Muammar Gaddafi ‘appears willing’ to let son run country

MUAMMAR Gaddafi’s son, Saif al-Islam, has proposed taking over from his father and setting Libya on course to become a constitutional democracy.

The Libyan dictator’s British-educated son would take control of the country in an idea being discussed by “eminent people” in Tripoli, according to diplomatic sources. “This is the beginning position,” they said.

The New York Times, citing an unnamed diplomat and a Libyan official, reported that another Gaddafi son, Saadi, also backed the plan. It was not clear whether Gaddafi, 68, had endorsed the proposal, but one source close to the younger Gaddafis told the newspaper their father appeared willing to go along with it.

However, the Libyan rebels’ Transitional National Council yesterday rejected any transition. “Gaddafi and his sons have to leave before any diplomatic negotiations can take place,” its spokesman Shamseddin Abdulmelah said in Benghazi.

The two sons “want to move towards change for the country” without their father, the newspaper quoted one source as saying. “They have hit so many brick walls with the old guard, and if they have the go-ahead they will bring the country up quickly.”

The New York Times reported that the plan reflected the differences among Gaddafi’s various sons, with Saif and Saadi considered pro-Western and Khamis and Mutassim hardliners.

Gaddafi’s foreign affairs secretary, Abdelati Obeidi, was in Athens to meet Greek Prime Minister George Papandreou yesterday “at the request of the Libyan prime minister” Al-Baghdadi Ali al-Mahmudi.

Britain, the US, Italy and Spain have all sent delegations to rebel-held Benghazi in efforts to get a better understanding of the opposition. The British visit comes nearly a month after an SAS team sent to contact the insurgency was captured, causing great embarrassment in London.

A spokeswoman for the rebels said they would be pressing “for more airstrikes, more pressure on Gaddafi for a ceasefire” and for eastern Libya to be exempt from sanctions.

British Defence Secretary William Hague was expected yesterday to mount a strong defence in parliament of the decision to give shelter to Gaddafi’s former spy chief. Despite claims that Moussa Koussa organised shipments of Semtex to the IRA in the 1980s and 1990s, Mr Hague said he was right to be talking to him, repeating that Mr Koussa had received no amnesty.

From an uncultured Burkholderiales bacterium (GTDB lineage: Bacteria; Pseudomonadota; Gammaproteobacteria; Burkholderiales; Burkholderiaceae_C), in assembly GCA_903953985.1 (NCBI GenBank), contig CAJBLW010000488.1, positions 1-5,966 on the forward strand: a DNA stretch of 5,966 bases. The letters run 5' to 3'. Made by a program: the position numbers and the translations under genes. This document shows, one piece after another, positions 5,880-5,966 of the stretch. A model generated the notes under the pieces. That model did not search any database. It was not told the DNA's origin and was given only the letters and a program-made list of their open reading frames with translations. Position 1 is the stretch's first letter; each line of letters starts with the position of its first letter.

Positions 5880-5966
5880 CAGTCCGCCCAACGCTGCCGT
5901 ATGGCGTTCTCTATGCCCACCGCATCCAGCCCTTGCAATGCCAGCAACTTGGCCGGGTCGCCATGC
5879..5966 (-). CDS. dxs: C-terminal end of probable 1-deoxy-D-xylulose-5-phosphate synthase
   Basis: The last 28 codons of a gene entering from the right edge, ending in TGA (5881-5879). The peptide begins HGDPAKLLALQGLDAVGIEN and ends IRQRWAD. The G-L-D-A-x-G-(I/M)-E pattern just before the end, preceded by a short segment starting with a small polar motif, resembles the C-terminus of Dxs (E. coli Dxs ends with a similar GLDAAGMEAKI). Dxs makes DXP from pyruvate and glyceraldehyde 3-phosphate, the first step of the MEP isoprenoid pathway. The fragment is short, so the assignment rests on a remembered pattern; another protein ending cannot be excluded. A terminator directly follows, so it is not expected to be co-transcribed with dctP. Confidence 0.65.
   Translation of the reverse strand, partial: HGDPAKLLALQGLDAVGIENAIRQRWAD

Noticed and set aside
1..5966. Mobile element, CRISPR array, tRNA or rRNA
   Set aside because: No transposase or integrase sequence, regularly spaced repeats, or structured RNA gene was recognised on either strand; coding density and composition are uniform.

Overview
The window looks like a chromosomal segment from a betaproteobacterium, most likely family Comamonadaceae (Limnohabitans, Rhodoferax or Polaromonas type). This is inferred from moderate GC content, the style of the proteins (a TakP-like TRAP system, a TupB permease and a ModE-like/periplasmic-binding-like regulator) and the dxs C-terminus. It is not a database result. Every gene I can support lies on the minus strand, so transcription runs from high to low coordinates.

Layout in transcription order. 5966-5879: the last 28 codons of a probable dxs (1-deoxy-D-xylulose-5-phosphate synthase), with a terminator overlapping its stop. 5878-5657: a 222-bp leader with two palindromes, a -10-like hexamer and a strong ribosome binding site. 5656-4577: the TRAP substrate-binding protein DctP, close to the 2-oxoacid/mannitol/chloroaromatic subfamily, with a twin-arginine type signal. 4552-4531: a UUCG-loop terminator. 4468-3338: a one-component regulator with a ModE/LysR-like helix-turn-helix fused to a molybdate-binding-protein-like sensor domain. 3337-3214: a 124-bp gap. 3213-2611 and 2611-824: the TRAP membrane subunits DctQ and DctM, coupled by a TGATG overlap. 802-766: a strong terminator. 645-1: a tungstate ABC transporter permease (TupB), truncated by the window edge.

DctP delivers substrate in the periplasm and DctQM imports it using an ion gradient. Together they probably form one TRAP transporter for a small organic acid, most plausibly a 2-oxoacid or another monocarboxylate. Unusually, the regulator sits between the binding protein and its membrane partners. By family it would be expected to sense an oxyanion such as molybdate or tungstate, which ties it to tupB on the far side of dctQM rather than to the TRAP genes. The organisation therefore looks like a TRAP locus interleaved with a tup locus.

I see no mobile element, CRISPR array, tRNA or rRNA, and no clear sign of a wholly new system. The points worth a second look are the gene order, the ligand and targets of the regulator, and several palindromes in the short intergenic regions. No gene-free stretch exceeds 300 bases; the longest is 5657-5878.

The US yesterday agreed to a NATO request to extend airstrikes in Libya overnight as the rebels suffered an ambush by Gaddafi’s forces fighting for the oil town of Brega.

The US military had planned to begin withdrawing its combat jets and Tomahawk missiles from the air campaign against Libya’s regime this weekend.

Rebel volunteers near Brega acknowledged they lacked the training, discipline and knowledge of the terrain to mount a frontal assault on the town. They said they were dependent on the rebels’ few trained fighters, mostly defectors from the regular army.

“There is no commander. We are all together,” said Abdul Wahed Aguri, 28. “We are not army. We can’t move closer to Brega because we don’t know where the enemy is. We don’t know the area. We have to wait for the army (defectors).”

Meanwhile, a petition demanding the release of Libyan woman Iman al-Obeidi, who said government soldiers gang-raped her, reached its target of 500,000 signatures yesterday and is due to be delivered to the Turkish embassy in Benghazi. Ms Obeidi has not been seen since March 26, when she burst into a room full of media at Tripoli’s Rixos hotel and was dragged off by security guards.

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